Reflections I

The air at the end of the world makes humanity sluggish.
Productive days seem years ago,
But anxiety feeds on my mind like a parasite,
Taking all it can consume before laying waste to an empty shell.
I've seen empty city streets,
Once crowded monuments meant to be viewed up close
From the "comfort" of my home by way of a screen.
I never longed to visit them like I do now,
Pondering the future and if I'll ever visit them after God's reaping is finished,
If God doesn't see fit to slay me
By the hands of an invisible, violent killer looking for its next host.
How it picks the best hiding places...
The door handle...
The keys...
The medicine bottle...
The neighbor...
Unending hibernation seems to be our medicine, our veil, our protection,
As we lose our paper gods, scrapping for food and supplies.
I gazed outside the other day to the trees looking greener,
The rivers and streams seeming clearer,
The birds singing a happy song,
While all of humanity sings a song of mourning.
It seems nature hasn't much use for us,
A parting gift for its destruction at our hands,
As it flourishes and we fade into obscurity.
Will the streets stay empty?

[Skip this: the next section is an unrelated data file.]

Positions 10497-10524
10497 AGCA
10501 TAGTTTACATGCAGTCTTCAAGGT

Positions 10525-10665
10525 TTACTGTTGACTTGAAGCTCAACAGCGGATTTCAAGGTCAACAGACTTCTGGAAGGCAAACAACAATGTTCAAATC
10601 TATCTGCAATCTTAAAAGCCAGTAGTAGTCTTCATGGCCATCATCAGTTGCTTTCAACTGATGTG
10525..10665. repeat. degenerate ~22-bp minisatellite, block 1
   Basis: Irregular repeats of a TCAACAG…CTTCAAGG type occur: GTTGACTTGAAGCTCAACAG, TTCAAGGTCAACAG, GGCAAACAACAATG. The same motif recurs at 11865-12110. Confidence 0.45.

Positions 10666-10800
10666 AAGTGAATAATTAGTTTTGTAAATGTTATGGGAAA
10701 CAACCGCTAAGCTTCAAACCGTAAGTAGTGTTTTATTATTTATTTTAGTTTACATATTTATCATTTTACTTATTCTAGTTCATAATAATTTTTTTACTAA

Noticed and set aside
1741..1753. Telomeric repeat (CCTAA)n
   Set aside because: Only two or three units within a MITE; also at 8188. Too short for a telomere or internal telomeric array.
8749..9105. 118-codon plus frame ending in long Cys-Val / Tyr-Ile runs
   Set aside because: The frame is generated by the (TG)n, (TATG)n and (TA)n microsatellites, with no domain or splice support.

Will the shops stay closed?
Will tomorrow be the same?
Will they exist who know my name?

Due to the outbreak of SARS 2 COVID-19, I have had a lot of time to write. At the same time, I have also had a lot of time to think which, for someone with crippling depression and anxiety, can sometimes be a bad thing. However, writing is often the outlet I use. I write my initial thoughts down, rephrase them in an artful way, and, sometimes, I am able to step away refreshed. I’ve titled this poem “Reflections I” because it was something I had been dealing with since the start of a shelter-in-place order where I found myself hundreds of miles away from my home, from my cat, from my friends, from my parents, form my family… and it was the perfect recipe for overwhelming negative thoughts. Obviously, there isn’t a lot positive in this piece and I did not intend for there to be. From my point of view, there are very few positive aspects that are occurring these days. Thankfully, I am in a good place mentally. I have people around me who care about me and I care for them as well. Sometimes I have to keep in mind that there are those out there who are dealing with this in complete isolation. With this thought, I’m able to put these things into perspective and realize that my situation could be a whole lot worse. With as little comfort as that might provide me with, it is also necessary to understand that we are all in this together. Everyone has been affected by this in some way, some being affected far more than others. This was a reflection of how terrible I saw the world at the time. Ultimately, this led to a string of reflections which is why it has been numbered.

This writing is the work of its author, Andrew Ryan Duckworth, and can in no way be reproduced, copied, or distributed in any form without request from the author.

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